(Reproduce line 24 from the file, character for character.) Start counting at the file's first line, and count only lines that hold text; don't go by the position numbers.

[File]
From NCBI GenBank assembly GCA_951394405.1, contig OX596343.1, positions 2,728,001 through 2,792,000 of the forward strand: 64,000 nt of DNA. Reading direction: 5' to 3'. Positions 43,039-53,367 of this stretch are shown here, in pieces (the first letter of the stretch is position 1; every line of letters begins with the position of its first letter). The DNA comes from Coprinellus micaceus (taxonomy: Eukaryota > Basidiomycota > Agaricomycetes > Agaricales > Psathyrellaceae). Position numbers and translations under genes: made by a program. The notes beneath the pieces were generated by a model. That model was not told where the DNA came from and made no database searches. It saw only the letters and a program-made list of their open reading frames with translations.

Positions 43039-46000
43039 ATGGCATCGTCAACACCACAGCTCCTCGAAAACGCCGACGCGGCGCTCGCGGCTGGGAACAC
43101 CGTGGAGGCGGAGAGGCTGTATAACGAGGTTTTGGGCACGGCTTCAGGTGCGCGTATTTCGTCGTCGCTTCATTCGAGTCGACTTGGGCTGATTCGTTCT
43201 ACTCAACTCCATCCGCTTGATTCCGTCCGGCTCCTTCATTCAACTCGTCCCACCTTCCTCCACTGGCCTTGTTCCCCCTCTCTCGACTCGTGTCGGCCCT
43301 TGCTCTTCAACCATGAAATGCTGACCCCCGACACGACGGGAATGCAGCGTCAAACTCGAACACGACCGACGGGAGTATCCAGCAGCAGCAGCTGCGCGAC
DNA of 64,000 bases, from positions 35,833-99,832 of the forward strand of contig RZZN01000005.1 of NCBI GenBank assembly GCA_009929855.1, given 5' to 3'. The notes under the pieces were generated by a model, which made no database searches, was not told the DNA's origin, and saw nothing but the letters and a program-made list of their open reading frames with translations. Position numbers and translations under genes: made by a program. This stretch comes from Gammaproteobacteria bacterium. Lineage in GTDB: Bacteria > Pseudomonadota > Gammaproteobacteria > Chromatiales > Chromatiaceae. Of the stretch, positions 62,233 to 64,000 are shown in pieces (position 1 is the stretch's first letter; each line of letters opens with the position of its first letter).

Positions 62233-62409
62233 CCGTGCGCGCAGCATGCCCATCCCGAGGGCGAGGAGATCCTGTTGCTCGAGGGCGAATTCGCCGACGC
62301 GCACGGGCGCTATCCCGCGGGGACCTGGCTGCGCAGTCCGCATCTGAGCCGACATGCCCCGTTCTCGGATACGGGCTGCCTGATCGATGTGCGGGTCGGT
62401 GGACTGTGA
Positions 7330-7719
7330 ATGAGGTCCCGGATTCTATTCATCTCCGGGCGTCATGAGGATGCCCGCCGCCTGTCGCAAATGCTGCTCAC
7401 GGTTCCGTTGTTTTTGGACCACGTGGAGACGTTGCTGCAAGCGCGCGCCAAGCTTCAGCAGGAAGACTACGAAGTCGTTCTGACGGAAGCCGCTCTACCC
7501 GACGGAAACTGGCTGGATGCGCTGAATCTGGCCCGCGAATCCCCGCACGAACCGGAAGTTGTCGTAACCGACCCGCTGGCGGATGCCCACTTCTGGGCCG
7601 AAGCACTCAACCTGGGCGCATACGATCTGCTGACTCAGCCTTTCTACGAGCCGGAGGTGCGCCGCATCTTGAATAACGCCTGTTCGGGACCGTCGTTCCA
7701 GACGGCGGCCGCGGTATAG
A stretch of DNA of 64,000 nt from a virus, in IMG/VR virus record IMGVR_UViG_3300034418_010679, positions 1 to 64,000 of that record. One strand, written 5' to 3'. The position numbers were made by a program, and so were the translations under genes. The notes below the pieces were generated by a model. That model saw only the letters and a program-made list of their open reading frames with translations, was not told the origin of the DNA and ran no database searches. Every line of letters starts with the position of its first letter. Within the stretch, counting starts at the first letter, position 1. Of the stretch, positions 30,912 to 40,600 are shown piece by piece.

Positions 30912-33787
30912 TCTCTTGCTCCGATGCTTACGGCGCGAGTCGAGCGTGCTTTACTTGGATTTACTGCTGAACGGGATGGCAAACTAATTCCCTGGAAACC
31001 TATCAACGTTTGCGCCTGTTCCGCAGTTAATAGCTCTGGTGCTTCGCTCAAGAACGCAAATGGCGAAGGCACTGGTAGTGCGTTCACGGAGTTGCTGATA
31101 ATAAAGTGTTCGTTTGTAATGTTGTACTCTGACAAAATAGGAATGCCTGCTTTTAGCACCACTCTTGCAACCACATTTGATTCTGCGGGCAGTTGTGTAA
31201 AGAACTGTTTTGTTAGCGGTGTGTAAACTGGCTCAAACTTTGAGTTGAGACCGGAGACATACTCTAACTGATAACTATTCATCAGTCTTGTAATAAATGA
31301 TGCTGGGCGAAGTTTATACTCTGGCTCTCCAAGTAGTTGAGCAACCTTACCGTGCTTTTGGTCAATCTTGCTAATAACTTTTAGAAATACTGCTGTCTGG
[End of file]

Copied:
31301 TGCTGGGCGAAGTTTATACTCTGGCTCTCCAAGTAGTTGAGCAACCTTACCGTGCTTTTGGTCAATCTTGCTAATAACTTTTAGAAATACTGCTGTCTGG